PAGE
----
The Best Jobs That Don’t Require A Bachelor’s Degree – Forbes
A recent report by the McKinsey Global Institute found that while low-skill jobs are on the decline, by 2020 employers around the globe will need an estimated 45 million more mid-level workers who have a high school education and vocational training. Meanwhile, a highly cited study by the Harvard Graduate School of Education last year concluded that in the U.S. “we place far too much emphasis on a single pathway to success: attending and graduating from a four-year college.” According to the report, 30% of the 47 million new jobs expected to be created in the U.S. by 2018 will only require an associate’s degree or a certificate.
With college costs rising—the average student debt burden now at $23,300 and 10% of students owing more than $54,000—it may be time to consider the alternatives. According to Dale Stephens, an educational futurist and author of upcoming book Hacking Your Education, “More and more people are asking themselves, Is going to college the most effective way to spend $100,000 and four years of my life? Instead of choosing between law school and med school, they are making a third choice and walking out.”
As it turns out, you don’t have to have a bachelor’s degree to achieve good pay and job security. In the fourth edition of 300 Best Jobs Without a Four-Year Degree due out this fall, researcher Laurence Shatkin, Ph.D., pinpointed jobs that require an associate’s degree or less and offer high earnings, thousands of annual job openings and strong projected growth, using the latest data available from the U.S. Bureau of Labor Statistics BLS. Those that ranked in the top 20 were concentrated in health care, construction and skilled labor, and sales.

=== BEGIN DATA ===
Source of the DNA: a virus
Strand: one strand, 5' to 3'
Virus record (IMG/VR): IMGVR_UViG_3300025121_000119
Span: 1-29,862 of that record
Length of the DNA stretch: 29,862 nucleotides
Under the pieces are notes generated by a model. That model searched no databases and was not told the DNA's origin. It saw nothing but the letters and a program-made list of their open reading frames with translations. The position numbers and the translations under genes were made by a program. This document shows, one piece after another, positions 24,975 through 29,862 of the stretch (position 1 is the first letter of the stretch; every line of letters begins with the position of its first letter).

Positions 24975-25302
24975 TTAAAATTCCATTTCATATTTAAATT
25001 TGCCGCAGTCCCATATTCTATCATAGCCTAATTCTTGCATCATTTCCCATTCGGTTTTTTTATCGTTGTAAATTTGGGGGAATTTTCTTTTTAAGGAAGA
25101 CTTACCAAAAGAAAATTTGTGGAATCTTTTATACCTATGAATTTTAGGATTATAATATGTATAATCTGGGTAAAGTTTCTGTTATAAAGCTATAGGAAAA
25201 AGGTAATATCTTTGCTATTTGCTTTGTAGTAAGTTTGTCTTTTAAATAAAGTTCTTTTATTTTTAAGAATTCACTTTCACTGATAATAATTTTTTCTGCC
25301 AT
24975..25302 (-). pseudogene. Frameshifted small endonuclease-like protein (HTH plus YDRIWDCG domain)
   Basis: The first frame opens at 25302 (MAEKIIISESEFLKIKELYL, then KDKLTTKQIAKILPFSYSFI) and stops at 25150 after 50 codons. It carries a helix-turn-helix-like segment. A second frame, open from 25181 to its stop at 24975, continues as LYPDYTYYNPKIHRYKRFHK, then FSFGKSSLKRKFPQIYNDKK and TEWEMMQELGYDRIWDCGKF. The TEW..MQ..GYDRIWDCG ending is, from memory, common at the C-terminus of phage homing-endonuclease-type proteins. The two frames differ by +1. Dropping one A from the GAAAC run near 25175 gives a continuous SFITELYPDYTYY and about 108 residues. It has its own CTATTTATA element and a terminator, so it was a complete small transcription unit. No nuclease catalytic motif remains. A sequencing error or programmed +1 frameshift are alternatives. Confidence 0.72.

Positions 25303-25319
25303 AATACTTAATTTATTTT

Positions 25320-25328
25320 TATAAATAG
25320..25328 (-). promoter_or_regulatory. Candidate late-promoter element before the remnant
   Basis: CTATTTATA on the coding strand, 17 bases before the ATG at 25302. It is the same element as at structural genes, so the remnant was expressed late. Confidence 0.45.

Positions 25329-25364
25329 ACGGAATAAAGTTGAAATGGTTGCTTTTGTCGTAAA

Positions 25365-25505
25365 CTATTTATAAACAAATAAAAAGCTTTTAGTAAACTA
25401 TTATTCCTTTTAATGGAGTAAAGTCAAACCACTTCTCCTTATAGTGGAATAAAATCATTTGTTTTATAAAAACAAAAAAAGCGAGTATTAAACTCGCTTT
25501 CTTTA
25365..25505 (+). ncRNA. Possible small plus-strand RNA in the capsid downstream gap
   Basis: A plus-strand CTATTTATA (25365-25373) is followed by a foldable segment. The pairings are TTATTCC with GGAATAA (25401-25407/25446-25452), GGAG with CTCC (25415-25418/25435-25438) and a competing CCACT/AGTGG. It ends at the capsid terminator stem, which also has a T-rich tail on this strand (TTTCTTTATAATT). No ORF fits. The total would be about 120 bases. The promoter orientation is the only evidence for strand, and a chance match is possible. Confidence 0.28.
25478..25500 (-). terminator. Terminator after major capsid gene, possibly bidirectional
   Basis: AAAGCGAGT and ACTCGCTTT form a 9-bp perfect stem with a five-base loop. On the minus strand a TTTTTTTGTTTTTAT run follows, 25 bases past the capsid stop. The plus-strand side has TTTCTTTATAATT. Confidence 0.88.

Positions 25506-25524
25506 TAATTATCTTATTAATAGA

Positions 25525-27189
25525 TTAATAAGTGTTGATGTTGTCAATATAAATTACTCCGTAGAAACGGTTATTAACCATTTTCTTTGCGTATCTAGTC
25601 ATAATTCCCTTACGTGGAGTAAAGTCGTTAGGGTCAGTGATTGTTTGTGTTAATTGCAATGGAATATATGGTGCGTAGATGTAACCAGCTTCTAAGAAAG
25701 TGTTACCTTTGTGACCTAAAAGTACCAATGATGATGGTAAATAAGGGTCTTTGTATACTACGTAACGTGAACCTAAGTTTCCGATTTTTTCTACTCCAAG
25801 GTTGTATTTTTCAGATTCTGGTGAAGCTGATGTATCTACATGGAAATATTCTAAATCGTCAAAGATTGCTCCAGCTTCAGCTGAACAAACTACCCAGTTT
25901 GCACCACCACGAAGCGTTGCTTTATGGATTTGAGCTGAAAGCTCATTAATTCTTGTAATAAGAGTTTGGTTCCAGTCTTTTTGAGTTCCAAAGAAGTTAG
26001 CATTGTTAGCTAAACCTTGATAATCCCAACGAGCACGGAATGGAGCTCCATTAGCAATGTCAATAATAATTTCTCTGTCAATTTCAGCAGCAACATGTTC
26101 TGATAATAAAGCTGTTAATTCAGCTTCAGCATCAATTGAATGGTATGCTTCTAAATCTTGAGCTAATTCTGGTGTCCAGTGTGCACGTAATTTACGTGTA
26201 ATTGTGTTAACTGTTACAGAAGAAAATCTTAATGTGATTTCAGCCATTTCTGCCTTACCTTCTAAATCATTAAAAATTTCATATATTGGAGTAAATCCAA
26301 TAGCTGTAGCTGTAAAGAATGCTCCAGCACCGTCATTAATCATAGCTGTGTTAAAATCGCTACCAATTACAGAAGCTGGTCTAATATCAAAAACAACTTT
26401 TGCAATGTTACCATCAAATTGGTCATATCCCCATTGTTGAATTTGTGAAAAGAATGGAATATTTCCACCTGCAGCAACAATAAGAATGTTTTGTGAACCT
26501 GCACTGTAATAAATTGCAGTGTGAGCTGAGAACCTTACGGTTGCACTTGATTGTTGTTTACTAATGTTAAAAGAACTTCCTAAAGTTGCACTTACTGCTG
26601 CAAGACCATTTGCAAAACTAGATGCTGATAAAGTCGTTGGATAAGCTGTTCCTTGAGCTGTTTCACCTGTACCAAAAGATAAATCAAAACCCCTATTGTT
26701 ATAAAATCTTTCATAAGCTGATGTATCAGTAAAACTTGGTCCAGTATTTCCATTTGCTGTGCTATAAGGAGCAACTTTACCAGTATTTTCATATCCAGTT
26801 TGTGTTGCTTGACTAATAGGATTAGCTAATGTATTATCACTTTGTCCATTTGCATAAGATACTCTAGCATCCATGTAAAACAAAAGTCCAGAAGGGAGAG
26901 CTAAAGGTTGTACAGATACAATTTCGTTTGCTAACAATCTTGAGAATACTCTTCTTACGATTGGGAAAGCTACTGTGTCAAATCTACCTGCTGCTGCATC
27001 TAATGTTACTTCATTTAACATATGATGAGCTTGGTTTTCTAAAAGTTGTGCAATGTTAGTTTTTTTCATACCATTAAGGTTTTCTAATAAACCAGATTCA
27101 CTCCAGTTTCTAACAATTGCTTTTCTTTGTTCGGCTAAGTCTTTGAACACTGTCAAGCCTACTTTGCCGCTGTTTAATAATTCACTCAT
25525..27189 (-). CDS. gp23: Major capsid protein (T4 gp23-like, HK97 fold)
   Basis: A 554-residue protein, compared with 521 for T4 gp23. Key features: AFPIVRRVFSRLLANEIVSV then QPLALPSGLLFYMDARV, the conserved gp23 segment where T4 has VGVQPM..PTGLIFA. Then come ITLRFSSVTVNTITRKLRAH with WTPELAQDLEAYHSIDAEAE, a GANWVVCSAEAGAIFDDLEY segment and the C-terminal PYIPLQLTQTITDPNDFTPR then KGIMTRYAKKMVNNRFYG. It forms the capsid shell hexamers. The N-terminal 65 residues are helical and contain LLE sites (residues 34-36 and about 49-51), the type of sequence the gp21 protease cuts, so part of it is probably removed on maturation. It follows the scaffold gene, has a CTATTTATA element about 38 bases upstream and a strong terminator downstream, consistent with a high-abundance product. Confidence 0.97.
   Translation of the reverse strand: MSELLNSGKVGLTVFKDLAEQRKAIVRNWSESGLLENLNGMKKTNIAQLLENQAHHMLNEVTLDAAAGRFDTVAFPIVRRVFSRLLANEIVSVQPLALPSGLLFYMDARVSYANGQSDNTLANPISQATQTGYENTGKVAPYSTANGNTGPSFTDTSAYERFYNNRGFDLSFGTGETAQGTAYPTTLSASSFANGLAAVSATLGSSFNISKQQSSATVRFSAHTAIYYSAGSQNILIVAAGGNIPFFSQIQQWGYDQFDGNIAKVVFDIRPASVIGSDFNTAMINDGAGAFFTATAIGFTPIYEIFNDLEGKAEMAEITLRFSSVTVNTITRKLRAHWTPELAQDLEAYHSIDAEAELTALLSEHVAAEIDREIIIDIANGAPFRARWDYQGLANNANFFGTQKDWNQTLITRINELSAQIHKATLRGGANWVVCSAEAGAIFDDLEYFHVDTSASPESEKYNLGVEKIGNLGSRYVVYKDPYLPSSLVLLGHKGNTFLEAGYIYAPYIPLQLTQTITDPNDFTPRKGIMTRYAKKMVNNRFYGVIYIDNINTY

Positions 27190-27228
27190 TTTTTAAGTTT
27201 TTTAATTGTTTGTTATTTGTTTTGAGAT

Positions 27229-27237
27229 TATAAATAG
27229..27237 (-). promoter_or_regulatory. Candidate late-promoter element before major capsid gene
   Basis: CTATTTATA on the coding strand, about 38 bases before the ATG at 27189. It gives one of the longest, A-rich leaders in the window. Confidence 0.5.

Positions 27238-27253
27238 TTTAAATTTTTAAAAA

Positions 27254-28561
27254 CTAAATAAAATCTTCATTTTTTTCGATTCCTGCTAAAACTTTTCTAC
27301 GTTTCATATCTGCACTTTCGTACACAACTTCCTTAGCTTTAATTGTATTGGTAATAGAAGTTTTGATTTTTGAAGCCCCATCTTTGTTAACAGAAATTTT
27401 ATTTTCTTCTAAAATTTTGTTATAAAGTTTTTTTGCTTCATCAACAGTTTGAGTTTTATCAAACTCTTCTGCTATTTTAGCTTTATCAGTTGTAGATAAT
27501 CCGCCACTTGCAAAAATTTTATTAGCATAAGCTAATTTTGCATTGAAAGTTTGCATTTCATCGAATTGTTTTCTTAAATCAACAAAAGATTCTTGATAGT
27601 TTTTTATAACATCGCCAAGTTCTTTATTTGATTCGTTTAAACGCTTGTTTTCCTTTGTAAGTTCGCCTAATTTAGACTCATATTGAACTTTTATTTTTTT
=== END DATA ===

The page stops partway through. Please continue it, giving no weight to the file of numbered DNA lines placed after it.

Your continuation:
At the top of the list, the No. 1 best job that doesn’t require a bachelor’s is registered nursing. The field is expected to grow at a faster-than-average rate of 26% and features over 120,000 annual openings. Registered nurses earn a median of $65,950 working in hospitals, doctor’s offices, home healthcare services and nursing care facilities. While workers may choose to pursue a bachelor’s of nursing, only an associate’s degree and passing a national licensing exam is required.
Strange Random Degree Quote:
I have a degree in liberal arts. Do you want fries with that? – Author unknown, as seen on a T-shirt
- Changing Requirements Send Nurses Back to School (nytimes.com)
- Report: Need Grows for Postsecondary Health Care Training (insidehighered.com)
- Post-secondary Academic Credentials Explained (d101160607810492171.typepad.com)
- Careers for which an Associate’s Degree Makes Sense (d101160607810492171.typepad.com)
- The Importance of an Associate’s Degree in the Job Market (d101160607810492171.typepad.com)
- UG now offering 3 new Bachelor’s Degrees in medicine (bis.gy)
Posted on June 25, 2012, in Article and tagged Associate degree, Bachelor's degree, Dale Stephens, Forbes, Harvard Graduate School of Education, Higher education, Nursing, Stevens–Henager College. Bookmark the permalink. Leave a comment.